At the age of 50, when many people were either celebrating their 25th wedding anniversary or well into their second or third marriage, my girlfriends and I were buzzing about the disappointment of being single, facing another holiday season alone. For many of us, there was no discernible partner for the future. I was included in that group.
Then, in the middle of an internet dating blitz, I had an epiphany. Instead of looking hither and afar for the perfect guy, why not get married to myself!
I’d had disappointments; long spells of unhappy love affairs. The last of these was a resurrected relationship with my first love from Jr. High School. It was a deep and sincere romance, with all the underpinnings of real, true love. We promised we’d love each other forever. His family moved away after our sophomore year of high school. We lost touch and went on to have seven kids (with other people).
By the time we met again, we were each battered from our twenty-year marriages. Weary from life struggles, we vowed promises of simplicity and sweetness. Then, circumstances of distance, children and jobs got the better of us. It failed after hundreds of miles up and down the Taconic Parkway in New York State.
I was devastated. More than the end of another romance, our inability to resurrect our relationship represented the end of a ‘fairytale’. Lifelong dreams and hopes I’d secretly fostered were dashed. My heart snapped.
Our demise was sudden and unexpected. When I realized it was finally over, I found myself stepping outside to the back yard, with a box full of old love letters and a fistful of matches. Lighting up my backyard chimnea with scraps of dead branches, I read through all our sentimental vows and promises, and fed each one into the fire: weeping.
Sitting over the ashes of years of pent up desires, I tried to do an inventory. Two of my best friends were in the middle of their own heartache. One with a dysfunctional guy with a jail record and a shoe fetish, and the other with a physical therapist, who’d practiced a little too much therapy on women other than her – naked, I might add. These were ‘normal’ successful women, with good heads on their shoulders.
Three weeks before Christmas, I was asking myself the same question I’d been asking since I was a teenager. Who would my next boyfriend be?
Why is the world so screwed up? Why is this relationship thing so hard? I’m telling you that even though we might appear from time to time to look sane on the outside, I didn’t know one couple practicing healthy co-habitation once you got a good hard look around the inside of their home and psyche.
Were successful relationships just the one’s where people were open to doing the maximum amount of compromising?
I prepared a mental inventory of every couple I could think of, including friends, family, co-workers, neighbors, and celebrities.
I came up with zilch. I couldn’t think of one couple on my entire list I was envious of. Mostly because I either knew them too well, or the illusion of happiness was so stoked in plastic surgery, I didn’t buy the sincerity of it for a minute.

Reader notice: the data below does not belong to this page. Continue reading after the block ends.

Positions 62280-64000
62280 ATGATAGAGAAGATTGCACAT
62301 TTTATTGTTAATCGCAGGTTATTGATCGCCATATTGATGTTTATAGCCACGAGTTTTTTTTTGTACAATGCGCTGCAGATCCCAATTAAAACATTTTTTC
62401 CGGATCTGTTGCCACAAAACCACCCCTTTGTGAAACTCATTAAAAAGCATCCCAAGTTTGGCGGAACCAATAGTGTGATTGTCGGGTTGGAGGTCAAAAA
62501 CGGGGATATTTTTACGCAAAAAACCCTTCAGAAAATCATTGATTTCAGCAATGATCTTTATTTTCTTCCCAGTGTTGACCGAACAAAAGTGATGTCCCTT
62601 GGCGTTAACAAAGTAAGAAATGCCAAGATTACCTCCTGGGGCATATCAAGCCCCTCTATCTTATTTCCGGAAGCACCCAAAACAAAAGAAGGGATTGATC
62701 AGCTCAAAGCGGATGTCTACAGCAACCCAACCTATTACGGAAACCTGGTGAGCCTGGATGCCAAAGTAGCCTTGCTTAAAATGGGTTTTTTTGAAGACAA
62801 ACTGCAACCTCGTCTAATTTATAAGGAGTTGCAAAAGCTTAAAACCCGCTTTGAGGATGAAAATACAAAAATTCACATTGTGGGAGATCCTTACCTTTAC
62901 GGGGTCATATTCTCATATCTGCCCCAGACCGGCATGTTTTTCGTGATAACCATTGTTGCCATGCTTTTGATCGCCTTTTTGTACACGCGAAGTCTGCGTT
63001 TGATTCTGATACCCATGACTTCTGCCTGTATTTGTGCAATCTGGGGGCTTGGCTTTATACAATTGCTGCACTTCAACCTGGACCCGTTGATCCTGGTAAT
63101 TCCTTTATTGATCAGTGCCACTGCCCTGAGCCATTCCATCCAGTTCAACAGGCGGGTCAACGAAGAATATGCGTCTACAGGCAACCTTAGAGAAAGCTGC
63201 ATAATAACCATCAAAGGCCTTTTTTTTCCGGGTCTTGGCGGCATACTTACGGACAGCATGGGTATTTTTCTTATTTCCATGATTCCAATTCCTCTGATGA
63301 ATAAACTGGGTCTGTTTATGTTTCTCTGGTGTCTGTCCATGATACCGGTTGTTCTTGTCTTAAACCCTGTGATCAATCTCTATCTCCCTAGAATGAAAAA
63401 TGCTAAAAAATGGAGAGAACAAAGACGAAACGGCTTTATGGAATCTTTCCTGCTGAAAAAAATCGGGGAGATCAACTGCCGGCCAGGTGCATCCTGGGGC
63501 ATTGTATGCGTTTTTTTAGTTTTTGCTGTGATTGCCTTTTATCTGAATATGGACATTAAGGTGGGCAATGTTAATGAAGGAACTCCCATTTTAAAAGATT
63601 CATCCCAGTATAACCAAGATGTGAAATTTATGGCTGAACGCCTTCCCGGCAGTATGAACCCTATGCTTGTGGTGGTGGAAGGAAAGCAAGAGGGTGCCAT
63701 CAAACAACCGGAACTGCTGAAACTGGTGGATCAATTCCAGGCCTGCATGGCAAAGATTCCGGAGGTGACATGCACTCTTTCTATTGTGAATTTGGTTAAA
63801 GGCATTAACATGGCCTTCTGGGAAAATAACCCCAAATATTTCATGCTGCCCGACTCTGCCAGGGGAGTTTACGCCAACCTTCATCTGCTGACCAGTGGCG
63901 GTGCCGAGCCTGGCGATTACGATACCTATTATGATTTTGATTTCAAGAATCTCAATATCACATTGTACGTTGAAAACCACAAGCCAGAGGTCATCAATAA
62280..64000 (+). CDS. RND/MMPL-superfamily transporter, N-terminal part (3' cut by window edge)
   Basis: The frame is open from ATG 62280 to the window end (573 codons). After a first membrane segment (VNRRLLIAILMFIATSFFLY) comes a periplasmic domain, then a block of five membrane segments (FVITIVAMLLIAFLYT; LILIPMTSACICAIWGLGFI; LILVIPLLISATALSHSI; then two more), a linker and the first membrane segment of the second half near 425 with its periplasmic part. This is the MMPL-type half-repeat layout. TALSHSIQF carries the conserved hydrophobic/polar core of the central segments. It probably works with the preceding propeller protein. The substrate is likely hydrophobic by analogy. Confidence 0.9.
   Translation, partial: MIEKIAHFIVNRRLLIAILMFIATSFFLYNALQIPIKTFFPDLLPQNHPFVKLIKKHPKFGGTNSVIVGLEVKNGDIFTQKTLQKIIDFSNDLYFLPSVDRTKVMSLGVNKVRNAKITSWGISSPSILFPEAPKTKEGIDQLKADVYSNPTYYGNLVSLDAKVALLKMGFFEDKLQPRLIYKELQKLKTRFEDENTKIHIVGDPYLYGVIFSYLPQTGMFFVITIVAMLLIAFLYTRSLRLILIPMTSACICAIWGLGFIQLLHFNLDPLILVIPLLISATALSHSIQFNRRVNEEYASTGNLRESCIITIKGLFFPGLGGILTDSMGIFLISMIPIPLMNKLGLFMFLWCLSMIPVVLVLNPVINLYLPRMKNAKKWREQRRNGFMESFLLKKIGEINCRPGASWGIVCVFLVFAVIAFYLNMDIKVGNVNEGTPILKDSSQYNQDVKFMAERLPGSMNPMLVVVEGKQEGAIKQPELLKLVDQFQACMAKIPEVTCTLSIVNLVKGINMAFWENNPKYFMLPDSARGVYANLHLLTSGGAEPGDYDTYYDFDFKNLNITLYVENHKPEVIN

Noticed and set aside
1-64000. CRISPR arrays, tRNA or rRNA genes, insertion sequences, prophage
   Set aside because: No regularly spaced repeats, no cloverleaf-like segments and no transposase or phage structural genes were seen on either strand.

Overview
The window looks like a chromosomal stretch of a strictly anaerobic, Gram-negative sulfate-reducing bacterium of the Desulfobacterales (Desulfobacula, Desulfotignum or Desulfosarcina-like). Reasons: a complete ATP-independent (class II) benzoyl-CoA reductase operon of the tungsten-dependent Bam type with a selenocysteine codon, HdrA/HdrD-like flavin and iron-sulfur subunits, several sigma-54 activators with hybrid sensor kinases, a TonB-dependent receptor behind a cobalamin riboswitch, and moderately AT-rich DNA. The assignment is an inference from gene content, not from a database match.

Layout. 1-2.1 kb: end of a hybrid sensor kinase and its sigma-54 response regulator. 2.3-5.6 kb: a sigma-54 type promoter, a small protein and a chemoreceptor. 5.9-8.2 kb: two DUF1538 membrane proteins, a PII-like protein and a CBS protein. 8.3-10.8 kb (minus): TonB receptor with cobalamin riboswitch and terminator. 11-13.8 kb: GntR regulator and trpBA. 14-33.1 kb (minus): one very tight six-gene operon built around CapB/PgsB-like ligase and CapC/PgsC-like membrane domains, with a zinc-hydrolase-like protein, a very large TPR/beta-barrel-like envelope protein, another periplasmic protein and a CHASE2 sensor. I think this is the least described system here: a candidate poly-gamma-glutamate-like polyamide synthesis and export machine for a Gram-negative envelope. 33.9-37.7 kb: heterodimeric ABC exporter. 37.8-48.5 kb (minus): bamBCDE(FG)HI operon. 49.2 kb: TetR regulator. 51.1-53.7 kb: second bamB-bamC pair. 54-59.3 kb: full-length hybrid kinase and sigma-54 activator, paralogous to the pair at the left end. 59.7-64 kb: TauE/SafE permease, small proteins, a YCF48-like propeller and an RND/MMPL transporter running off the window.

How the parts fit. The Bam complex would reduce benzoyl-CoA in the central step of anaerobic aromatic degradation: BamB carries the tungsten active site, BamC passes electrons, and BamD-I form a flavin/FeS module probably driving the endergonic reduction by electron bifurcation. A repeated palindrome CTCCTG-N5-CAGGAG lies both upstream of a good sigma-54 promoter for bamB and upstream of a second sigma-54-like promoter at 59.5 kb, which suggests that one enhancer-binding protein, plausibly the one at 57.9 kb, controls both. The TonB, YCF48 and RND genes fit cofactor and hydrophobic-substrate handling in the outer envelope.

The closest fantasy I came up with was Oprah Winfrey and Stedman Graham. Not that I trusted the image they portrayed, but at least she was powerful and he didn’t seem to mind. They appeared less than typical. He seemed to be playing the part of an equally strong, yet supportive partner. He looked good on her arm on the red carpet and they kind of magnified the kind of chemistry I longed for.
Coming from a more traditional marriage, I noticed, even after the divorce I continued to be attracted to guys with a more or less traditional view of male/female relationships. Inevitably, as we grew closer, his fantasies turned to getting me in the kitchen with an apron and a dishpan.
I knew this wasn’t going to work for me anymore. I’d already done that, and besides, now that I was past childbearing age, it just didn’t seem like the kitchen was the best use of my life experiences. I wanted to share, explore, expand, and love in mature, generous ways, where we both kept our autonomy and our own addresses.
The idea of marrying myself was finally solidified on a cliff in Barbados over the holiday. The wedding tressel is a permanent part of the landscape at The Crane in old Bridgetown, with the sea crashing below. While the wind caressed my skin as I spread my arms wide like wings, I turned towards the water and began to quietly whisper the words I so longed to hear.
“I love you.”
I felt kind of giddy. My heart was racing and it was like one of the great passages in life, when everything is clear and obvious. It wasn’t a fancy ceremony; Just me, in my bathing suit, with the sound of the surf, and my heart beating wildly inside my chest, to a perfect harmony.
“I do,” I said, hoping that with vigilance I could be my own best friend, partner, soul mate and companion. Maybe there would be others down the road, but this seemed somehow right, and I for the moment, I would just have to trust myself.
I previously wrote about this on the blog First Wives World in 2009. Yesterday’s article in USA Today about Yasmin Eleby marrying herself in a wedding ceremony consisting of friends and family inspired me to revisit my own musings on the subject. ~ M. Joy Rose
I married myself and she did too! @MarthaJoyRose Woman turns 40, marries herself http://usat.ly/1CCHzoO via